Finalist essay from the 2014 CURE Extraordinary Healer Award Essay Contest.
The journey has been long and hard, and the light at the end of the tunnel appears to be an oncoming train instead of a ray of hope. After many visits, to many states, to see many aides, nurses, assistants and doctors; Ann Todd, of Indiana University Health Oncology, has managed to show us what patient care is all about. And, that oncoming train has miraculously left the tracks.
It all began with a CT scan to check the esophagus. There is no way we could have expected or been prepared for the results … esophageal cancer at the g-junction. Upon further examination, the cancer had spread to the liver, as well. Being stage 4, we knew the odds were not in our favor and there was no real cure.
It is amazing how quickly your life turns upside down when you receive news of cancer. And, you are not the only one affected. Your family members, friends, loved ones, work colleagues, and the list goes on.
There are so many good oncology teams in this country treating cancer and it is difficult assessing the abilities of the caregivers knowing that there can never be an apples-to-apples comparison based on the needs and differences of each and every patient. We have traveled the Midwest seeking care, so we have experienced many differences in patient care.
Many years ago, my golden retriever was very ill, so I carried him to my vehicle and took him to the vet. Upon arrival, the doctor came to the back of my vehicle, crawled in, held him, and cried. I tell you this story because that is the standard that I set in all care. The bar can never be set high enough when it comes to patient care. There have been many who have come close; however, Anne Todd has reached that level of care and concern for her patients.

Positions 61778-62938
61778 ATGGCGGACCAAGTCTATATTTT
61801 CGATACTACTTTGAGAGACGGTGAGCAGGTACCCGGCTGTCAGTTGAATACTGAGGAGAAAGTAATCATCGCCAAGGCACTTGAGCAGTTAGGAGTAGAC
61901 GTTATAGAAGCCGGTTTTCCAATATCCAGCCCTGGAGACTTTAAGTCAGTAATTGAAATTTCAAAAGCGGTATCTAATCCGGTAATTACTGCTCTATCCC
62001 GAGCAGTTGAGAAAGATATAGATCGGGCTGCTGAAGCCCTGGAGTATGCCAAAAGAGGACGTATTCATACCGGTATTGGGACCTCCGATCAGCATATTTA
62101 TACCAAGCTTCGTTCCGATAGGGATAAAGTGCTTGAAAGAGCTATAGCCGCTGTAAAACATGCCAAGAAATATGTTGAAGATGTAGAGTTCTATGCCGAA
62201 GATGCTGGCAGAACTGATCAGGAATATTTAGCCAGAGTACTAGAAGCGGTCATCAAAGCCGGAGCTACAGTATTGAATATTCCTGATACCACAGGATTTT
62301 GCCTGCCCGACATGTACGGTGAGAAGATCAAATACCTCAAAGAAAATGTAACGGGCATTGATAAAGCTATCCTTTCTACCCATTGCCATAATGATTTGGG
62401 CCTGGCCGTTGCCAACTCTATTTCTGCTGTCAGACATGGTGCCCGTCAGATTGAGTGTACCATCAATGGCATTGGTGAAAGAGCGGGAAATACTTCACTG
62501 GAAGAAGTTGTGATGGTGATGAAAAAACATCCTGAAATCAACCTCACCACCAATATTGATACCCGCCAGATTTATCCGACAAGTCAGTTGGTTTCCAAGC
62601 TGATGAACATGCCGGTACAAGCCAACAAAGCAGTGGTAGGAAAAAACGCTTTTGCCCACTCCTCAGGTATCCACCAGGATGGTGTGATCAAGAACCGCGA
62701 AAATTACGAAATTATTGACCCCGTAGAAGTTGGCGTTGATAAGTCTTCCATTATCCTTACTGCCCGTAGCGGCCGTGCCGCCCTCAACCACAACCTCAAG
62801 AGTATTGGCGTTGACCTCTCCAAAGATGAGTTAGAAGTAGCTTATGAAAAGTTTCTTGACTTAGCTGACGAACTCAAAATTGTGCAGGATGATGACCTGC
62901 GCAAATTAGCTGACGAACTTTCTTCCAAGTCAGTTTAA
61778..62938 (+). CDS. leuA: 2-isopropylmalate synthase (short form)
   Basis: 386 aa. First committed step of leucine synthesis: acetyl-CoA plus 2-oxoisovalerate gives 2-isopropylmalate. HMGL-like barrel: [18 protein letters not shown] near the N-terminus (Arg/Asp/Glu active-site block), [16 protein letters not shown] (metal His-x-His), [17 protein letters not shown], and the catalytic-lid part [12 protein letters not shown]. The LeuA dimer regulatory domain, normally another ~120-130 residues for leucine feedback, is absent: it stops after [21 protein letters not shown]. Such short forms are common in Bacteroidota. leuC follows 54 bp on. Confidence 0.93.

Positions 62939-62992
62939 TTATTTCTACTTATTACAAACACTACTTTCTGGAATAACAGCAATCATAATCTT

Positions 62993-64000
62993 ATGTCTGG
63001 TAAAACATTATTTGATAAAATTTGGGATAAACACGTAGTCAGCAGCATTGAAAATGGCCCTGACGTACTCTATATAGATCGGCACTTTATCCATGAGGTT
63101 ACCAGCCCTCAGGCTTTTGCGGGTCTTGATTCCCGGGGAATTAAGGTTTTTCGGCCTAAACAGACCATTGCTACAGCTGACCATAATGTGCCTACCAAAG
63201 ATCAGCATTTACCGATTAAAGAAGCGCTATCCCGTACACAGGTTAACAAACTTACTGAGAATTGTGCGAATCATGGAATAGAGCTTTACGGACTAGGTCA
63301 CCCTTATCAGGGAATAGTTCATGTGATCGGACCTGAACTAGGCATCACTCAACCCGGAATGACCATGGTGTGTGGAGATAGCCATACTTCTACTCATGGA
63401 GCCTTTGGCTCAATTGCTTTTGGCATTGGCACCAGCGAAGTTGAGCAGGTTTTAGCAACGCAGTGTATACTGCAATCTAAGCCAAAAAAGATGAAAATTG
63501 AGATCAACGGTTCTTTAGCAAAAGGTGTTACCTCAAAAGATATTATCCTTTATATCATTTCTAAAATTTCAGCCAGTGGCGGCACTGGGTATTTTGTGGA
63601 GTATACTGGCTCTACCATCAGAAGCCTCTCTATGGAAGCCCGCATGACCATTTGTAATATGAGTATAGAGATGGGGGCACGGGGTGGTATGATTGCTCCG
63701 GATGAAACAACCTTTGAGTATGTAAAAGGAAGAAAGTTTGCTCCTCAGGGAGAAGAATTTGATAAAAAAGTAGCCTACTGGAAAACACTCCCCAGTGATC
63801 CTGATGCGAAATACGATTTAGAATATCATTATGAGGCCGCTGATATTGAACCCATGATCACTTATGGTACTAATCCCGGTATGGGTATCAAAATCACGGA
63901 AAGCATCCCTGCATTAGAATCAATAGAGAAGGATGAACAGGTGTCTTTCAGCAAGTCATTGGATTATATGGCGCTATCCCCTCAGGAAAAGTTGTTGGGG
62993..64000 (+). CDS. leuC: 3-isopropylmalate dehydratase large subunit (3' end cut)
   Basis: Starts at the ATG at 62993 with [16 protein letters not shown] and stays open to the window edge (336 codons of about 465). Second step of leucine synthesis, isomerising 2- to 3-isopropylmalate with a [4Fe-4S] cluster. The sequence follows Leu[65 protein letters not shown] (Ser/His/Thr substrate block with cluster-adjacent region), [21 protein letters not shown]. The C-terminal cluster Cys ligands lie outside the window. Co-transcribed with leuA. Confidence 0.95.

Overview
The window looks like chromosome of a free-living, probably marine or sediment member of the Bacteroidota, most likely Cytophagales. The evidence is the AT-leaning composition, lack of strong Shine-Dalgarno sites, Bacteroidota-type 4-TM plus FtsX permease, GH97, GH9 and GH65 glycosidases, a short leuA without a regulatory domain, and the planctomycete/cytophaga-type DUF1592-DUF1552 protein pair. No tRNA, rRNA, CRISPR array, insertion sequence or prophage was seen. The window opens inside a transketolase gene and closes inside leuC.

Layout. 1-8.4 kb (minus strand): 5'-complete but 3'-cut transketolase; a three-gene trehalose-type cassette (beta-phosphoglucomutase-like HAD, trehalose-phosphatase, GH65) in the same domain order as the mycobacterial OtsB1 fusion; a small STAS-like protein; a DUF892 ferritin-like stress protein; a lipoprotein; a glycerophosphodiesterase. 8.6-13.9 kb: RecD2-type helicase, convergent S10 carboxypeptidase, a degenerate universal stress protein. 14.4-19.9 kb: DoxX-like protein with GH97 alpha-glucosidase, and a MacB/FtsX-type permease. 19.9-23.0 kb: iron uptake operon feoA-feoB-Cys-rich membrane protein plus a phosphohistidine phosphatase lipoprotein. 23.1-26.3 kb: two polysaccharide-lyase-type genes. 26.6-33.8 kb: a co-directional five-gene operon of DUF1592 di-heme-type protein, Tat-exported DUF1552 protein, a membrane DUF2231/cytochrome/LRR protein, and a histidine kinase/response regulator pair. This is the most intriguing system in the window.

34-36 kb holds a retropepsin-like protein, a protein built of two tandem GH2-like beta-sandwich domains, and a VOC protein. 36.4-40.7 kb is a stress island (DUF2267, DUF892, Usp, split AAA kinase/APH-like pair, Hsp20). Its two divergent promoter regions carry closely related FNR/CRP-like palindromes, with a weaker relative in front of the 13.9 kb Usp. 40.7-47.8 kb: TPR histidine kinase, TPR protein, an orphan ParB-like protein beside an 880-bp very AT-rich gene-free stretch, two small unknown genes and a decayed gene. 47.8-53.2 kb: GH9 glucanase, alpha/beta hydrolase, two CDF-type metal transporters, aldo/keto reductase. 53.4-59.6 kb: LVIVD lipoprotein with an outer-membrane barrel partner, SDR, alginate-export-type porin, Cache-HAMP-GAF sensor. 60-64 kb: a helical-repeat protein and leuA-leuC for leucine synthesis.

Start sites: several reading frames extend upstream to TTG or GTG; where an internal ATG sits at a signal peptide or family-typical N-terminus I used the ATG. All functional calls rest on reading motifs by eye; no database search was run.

Anne has given professionalism a new meaning. Yes, it is one thing to be professional; however, it is something completely different when professionalism is blended with compassion, care, empathy, concern, understanding, and overall awareness of the needs of those she is serving. A good meal can be quickly ruined by poor service, just as with patient care.
Outside of the appointments, Anne calls on a regular basis to make sure everything is okay and ask if there is anything she could do to make the family more comfortable. Anne made arrangements with her church to help supply needed funds to purchase nutrition since the insurance company did not cover this expense. Anne also pulled together a few of her friends and came over to help clean the home, do laundry, and though she claims not to know what to cook, she offered to prepare food as well.
I was taught the best thing you can do for another is to give of yourself and that is why I truly believe Anne Todd has risen to that standard.The thing that stands out most in my mind is what Anne did outside the office. Anne, with a few others, made arrangements to send the family to Disney World over the Christmas holiday. With medical bills, medications and other expenses, there is no money for things like trips or even Christmas gifts. Anne and her friends made sure there was a Christmas for the family. Nothing was left undone. Transportation, lodging, money, medication, and nutrition were all arranged so the family could enjoy this precious time together. Anne and those involved were not part of the rich and famous (though they deserve to be). They gave up timeshares, frequent flier miles, and took-up a collection to make sure the family wanted for nothing during this trip.
I was taught the best thing you can do for another is to give of yourself and that is why I truly believe Anne Todd has risen to that standard. Anne gave of herself to one she only recently met. She pulled together resources that seemed impossible to create a memory for those left behind to cherish for a lifetime.
I will close by reciting a quote by Julian of Norwich: "A cheerful giver does not count the cost of what he gives. His heart is set on pleasing and cheering him to whom the gift is given." Anne has earned my respect, trust, and admiration.